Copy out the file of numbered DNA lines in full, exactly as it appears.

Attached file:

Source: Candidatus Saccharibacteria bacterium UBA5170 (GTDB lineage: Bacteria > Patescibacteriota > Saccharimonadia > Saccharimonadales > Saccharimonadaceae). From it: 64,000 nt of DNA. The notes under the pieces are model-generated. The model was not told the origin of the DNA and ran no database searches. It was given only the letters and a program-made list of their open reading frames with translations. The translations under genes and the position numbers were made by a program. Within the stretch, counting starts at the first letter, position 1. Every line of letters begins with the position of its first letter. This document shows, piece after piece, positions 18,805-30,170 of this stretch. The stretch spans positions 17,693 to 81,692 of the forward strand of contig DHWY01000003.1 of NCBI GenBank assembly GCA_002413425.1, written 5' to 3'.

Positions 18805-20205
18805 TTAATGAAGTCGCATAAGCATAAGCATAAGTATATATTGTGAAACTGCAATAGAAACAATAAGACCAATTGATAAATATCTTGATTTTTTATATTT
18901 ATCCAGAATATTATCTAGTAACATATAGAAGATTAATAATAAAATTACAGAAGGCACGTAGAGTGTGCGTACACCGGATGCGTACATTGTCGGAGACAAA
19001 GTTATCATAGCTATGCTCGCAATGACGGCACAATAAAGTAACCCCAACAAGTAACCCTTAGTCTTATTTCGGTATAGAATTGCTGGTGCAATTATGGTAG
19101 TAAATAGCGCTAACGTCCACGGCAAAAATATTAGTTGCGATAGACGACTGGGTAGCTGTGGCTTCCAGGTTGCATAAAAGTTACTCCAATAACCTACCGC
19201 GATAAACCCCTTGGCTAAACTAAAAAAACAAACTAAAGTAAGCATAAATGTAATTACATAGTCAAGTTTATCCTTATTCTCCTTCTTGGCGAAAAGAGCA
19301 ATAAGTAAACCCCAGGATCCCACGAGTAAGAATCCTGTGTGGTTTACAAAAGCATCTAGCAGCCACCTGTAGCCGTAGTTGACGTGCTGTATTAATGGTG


Source: Candidatus Saccharibacteria bacterium UBA5170 (GTDB lineage: Bacteria > Patescibacteriota > Saccharimonadia > Saccharimonadales > Saccharimonadaceae). From it: 64,000 nt of DNA. The notes under the pieces are model-generated. The model was not told the origin of the DNA and ran no database searches. It was given only the letters and a program-made list of their open reading frames with translations. The translations under genes and the position numbers were made by a program. Within the stretch, counting starts at the first letter, position 1. Every line of letters begins with the position of its first letter. This document shows, piece after piece, positions 18,805-30,170 of this stretch. The stretch spans positions 17,693 to 81,692 of the forward strand of contig DHWY01000003.1 of NCBI GenBank assembly GCA_002413425.1, written 5' to 3'.

Positions 18805-20205
18805 TTAATGAAGTCGCATAAGCATAAGCATAAGTATATATTGTGAAACTGCAATAGAAACAATAAGACCAATTGATAAATATCTTGATTTTTTATATTT
18901 ATCCAGAATATTATCTAGTAACATATAGAAGATTAATAATAAAATTACAGAAGGCACGTAGAGTGTGCGTACACCGGATGCGTACATTGTCGGAGACAAA
19001 GTTATCATAGCTATGCTCGCAATGACGGCACAATAAAGTAACCCCAACAAGTAACCCTTAGTCTTATTTCGGTATAGAATTGCTGGTGCAATTATGGTAG
19101 TAAATAGCGCTAACGTCCACGGCAAAAATATTAGTTGCGATAGACGACTGGGTAGCTGTGGCTTCCAGGTTGCATAAAAGTTACTCCAATAACCTACCGC
19201 GATAAACCCCTTGGCTAAACTAAAAAAACAAACTAAAGTAAGCATAAATGTAATTACATAGTCAAGTTTATCCTTATTCTCCTTCTTGGCGAAAAGAGCA
19301 ATAAGTAAACCCCAGGATCCCACGAGTAAGAATCCTGTGTGGTTTACAAAAGCATCTAGCAGCCACCTGTAGCCGTAGTTGACGTGCTGTATTAATGGTG